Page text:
The social costs of unemployment are difficult to calculate but no less real. When unemployment becomes a pervasive problem, there are often increased calls for protectionism and severe restrictions on immigration.

Protectionism can not only lead to destructive tit-for-tat retaliation among countries but reductions in trade harm the economic well-being of all trading partners.

Other social costs include how people interact with each other. Studies have shown that times of elevated unemployment may correlate both with less volunteerism and higher crime.

The Coronavirus Aid, Relief, and Economic Security (CARES) Act expanded unemployment benefits to self-employed and part-time workers and helped keep individuals and families solvent during a global pandemic.

Costs to the Country

The economic costs of unemployment are probably more obvious when viewed through the lens of the national checkbook. Unemployment may lead to higher payments from state and federal governments for unemployment benefits, food assistance, and Medicaid.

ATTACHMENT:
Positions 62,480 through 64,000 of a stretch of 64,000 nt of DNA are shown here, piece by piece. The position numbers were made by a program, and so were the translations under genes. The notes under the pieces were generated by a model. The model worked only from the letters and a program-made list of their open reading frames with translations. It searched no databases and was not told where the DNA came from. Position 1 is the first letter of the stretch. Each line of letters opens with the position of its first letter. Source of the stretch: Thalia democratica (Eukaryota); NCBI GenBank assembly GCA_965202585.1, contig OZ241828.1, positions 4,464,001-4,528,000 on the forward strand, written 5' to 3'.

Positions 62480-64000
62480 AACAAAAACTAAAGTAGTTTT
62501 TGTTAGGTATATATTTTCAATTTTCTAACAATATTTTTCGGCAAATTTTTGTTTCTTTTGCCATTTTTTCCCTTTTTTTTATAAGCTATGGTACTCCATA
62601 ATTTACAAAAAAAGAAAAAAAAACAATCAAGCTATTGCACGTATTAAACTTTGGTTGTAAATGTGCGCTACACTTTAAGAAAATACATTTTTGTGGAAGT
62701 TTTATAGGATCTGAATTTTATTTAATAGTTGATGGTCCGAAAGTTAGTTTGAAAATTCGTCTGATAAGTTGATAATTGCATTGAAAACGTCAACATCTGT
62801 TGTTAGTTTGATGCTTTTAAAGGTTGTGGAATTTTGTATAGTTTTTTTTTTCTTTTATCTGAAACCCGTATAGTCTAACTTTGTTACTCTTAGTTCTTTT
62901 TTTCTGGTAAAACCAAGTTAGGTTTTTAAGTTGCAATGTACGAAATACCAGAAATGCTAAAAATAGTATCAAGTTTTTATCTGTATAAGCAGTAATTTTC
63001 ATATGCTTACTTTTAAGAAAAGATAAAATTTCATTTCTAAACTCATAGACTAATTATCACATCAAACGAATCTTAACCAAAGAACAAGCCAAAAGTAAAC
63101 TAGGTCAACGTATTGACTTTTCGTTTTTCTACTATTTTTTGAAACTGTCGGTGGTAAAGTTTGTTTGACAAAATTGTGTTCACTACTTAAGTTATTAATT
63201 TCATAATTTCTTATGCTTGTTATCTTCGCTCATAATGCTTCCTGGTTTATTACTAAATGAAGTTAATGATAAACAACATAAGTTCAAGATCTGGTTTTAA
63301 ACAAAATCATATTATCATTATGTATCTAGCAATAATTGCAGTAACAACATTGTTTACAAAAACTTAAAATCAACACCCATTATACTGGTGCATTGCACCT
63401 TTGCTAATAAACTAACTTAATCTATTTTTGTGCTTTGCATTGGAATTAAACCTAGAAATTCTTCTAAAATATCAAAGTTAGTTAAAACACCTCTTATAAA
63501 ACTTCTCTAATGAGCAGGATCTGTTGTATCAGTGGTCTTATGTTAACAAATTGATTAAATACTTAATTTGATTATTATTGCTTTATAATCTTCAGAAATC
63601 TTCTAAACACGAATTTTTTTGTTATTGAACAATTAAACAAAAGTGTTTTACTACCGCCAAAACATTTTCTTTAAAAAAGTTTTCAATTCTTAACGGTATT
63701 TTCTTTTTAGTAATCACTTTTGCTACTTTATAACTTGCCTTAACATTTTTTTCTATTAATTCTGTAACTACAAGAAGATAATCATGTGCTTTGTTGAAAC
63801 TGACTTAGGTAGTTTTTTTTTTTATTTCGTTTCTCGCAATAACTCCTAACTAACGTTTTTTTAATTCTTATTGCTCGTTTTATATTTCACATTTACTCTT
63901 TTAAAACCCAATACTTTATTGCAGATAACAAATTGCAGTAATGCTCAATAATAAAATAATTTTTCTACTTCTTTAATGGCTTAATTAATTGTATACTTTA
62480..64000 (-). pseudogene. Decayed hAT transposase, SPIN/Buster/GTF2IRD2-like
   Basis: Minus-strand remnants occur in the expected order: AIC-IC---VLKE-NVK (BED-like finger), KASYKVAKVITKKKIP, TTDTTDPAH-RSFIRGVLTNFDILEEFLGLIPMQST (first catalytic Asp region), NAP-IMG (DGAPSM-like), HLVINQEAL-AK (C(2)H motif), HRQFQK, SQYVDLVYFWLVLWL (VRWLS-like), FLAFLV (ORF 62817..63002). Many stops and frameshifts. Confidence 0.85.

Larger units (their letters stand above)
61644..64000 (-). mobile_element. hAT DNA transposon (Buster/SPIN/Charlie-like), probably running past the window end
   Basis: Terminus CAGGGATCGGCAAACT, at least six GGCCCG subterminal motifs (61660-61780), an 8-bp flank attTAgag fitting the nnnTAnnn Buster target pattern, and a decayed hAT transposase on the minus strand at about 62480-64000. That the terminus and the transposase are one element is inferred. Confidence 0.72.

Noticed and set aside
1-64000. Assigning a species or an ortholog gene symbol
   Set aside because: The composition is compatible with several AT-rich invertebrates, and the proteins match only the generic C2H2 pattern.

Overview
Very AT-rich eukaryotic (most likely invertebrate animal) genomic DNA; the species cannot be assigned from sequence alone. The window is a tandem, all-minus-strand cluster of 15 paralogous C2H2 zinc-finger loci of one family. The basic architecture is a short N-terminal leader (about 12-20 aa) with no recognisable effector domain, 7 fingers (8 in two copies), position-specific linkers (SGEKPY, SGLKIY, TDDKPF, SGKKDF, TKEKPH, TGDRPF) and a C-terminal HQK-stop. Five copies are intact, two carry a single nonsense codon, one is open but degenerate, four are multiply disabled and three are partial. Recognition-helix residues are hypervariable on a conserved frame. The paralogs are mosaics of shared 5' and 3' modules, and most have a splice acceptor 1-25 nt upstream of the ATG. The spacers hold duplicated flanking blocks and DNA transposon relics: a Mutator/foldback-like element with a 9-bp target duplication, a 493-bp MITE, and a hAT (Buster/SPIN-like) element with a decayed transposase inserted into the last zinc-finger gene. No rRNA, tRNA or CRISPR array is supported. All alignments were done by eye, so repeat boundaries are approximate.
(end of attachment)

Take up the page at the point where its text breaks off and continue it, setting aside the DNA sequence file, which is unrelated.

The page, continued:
Unemployment is also a dangerous state for the U.S. economy. Almost 70% of what the U.S. economy produces goes to personal consumption and unemployed workers.

Even those receiving government support cannot spend at prior levels. The production of those workers leaves the economy, which reduces the gross domestic product (GDP) and moves the country away from the efficient allocation of its resources. For those who subscribe to Jean-Baptiste Say’s theory that the production of goods creates its own demand, that is a serious issue.

It is also worth noting that companies pay a price for high unemployment as well. Unemployment benefits are financed largely by taxes assessed on businesses.